Madagascar accounts for 75% of global plague cases reported to WHO, with an annual incidence of 200-700 suspected cases (mainly bubonic plague). In 2017, a pneumonic plague epidemic of unusual size occurred. The extent of this epidemic provides a unique opportunity to better understand the epidemiology of pneumonic plagues, particularly in urban settings.
Clinically suspected plague cases were notified to the Central Laboratory for Plague at Institut Pasteur de Madagascar (Antananarivo, Madagascar), where biological samples were tested. Based on cases recorded between Aug 1, and Nov 26, 2017, we assessed the epidemiological characteristics of this epidemic. Cases were classified as suspected, probable, or confirmed based on the results of three types of diagnostic tests (rapid diagnostic test, molecular methods, and culture) according to 2006 WHO recommendations.
2414 clinically suspected plague cases were reported, including 1878 (78%) pneumonic plague cases, 395 (16%) bubonic plague cases, one (<1%) septicaemic case, and 140 (6%) cases with unspecified clinical form. 386 (21%) of 1878 notified pneumonic plague cases were probable and 32 (2%) were confirmed. 73 (18%) of 395 notified bubonic plague cases were probable and 66 (17%) were confirmed. The case fatality ratio was higher among confirmed cases (eight [25%] of 32 cases) than probable (27 [8%] of 360 cases) or suspected pneumonic plague cases (74 [5%] of 1358 cases) and a similar trend was seen for bubonic plague cases (16 [24%] of 66 confirmed cases, four [6%] of 68 probable cases, and six [2%] of 243 suspected cases). 351 (84%) of 418 confirmed or probable pneumonic plague cases were concentrated in Antananarivo, the capital city, and Toamasina, the main seaport. All 50 isolated Yersinia pestis strains were susceptible to the tested antibiotics.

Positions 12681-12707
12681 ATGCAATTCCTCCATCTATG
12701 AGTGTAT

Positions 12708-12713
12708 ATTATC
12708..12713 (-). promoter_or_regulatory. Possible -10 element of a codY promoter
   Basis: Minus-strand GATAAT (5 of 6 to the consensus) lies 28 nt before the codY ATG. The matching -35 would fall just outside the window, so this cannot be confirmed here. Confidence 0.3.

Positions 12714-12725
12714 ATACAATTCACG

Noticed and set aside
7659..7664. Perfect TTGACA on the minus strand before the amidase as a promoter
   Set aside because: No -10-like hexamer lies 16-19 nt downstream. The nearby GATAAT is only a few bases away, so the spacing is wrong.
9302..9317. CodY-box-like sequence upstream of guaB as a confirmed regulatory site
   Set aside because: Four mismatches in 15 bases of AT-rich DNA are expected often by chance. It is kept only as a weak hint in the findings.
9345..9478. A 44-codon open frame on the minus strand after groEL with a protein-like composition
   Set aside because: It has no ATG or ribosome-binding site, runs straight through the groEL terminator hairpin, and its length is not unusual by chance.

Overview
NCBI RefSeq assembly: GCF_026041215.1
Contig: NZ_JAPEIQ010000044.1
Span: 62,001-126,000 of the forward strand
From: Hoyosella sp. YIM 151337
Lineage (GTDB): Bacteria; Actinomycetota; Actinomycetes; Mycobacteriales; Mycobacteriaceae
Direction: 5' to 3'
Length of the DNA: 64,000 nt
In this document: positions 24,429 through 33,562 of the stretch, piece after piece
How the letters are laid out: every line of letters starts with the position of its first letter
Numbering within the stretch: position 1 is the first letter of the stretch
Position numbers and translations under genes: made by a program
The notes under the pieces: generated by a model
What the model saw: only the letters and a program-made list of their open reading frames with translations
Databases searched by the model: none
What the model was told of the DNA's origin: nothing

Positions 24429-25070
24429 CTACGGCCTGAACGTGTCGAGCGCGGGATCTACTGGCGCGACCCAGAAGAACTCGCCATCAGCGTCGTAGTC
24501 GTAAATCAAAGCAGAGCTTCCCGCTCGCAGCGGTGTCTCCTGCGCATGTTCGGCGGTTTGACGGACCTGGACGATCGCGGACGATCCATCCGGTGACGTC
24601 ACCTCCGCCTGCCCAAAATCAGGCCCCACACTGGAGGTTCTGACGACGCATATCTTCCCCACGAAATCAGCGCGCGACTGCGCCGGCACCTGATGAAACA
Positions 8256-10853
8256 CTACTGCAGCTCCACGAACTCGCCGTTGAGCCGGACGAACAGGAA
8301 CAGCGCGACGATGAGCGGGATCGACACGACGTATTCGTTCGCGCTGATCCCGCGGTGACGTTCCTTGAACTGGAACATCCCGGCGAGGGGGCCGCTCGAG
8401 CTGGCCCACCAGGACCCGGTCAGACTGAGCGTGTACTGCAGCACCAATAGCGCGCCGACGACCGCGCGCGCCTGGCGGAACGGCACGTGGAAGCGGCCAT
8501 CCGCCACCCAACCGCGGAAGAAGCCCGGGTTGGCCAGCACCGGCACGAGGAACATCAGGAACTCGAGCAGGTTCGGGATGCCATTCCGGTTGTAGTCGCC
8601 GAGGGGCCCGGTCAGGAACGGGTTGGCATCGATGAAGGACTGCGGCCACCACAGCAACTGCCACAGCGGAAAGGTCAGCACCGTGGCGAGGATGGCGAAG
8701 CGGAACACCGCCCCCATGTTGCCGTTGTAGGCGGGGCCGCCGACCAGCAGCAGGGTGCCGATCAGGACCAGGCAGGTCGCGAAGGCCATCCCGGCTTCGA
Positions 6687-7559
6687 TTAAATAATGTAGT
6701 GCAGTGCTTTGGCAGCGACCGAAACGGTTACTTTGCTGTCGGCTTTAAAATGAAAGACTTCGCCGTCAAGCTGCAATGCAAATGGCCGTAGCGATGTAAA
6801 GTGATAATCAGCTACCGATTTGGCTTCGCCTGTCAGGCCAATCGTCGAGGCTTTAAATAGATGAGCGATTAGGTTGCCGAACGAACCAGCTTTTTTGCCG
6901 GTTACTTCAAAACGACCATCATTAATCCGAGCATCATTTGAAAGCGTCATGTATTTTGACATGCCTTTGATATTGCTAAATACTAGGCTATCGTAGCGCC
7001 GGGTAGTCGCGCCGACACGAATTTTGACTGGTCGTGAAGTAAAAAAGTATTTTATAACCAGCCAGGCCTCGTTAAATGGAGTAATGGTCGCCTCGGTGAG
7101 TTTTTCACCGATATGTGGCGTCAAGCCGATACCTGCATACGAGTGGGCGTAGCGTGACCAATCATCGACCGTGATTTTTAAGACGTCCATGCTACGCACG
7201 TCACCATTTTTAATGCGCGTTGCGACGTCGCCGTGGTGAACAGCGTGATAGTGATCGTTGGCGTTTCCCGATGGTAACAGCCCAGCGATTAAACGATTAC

This predominantly urban plague epidemic was characterised by a large number of notifications in two major urban areas and an unusually high proportion of pneumonic forms, with only 23% having one or more positive laboratory tests. Lessons about clinical and biological diagnosis, case definition, surveillance, and the logistical management of the response identified in this epidemic are crucial to improve the response to future plague outbreaks.
US Agency for International Development, WHO, Institut Pasteur, US Department of Health and Human Services, Laboratoire d'Excellence Integrative Biology of Emerging Infectious Diseases, Models of Infectious Disease Agent Study of the National Institute of General Medical Sciences, AXA Research Fund, and the INCEPTION programme.
Copyright © 2019 The Author(s). Published by Elsevier Ltd. This is an Open Access article under the CC BY-NC-ND 4.0 license. Published by Elsevier Ltd.. All rights reserved.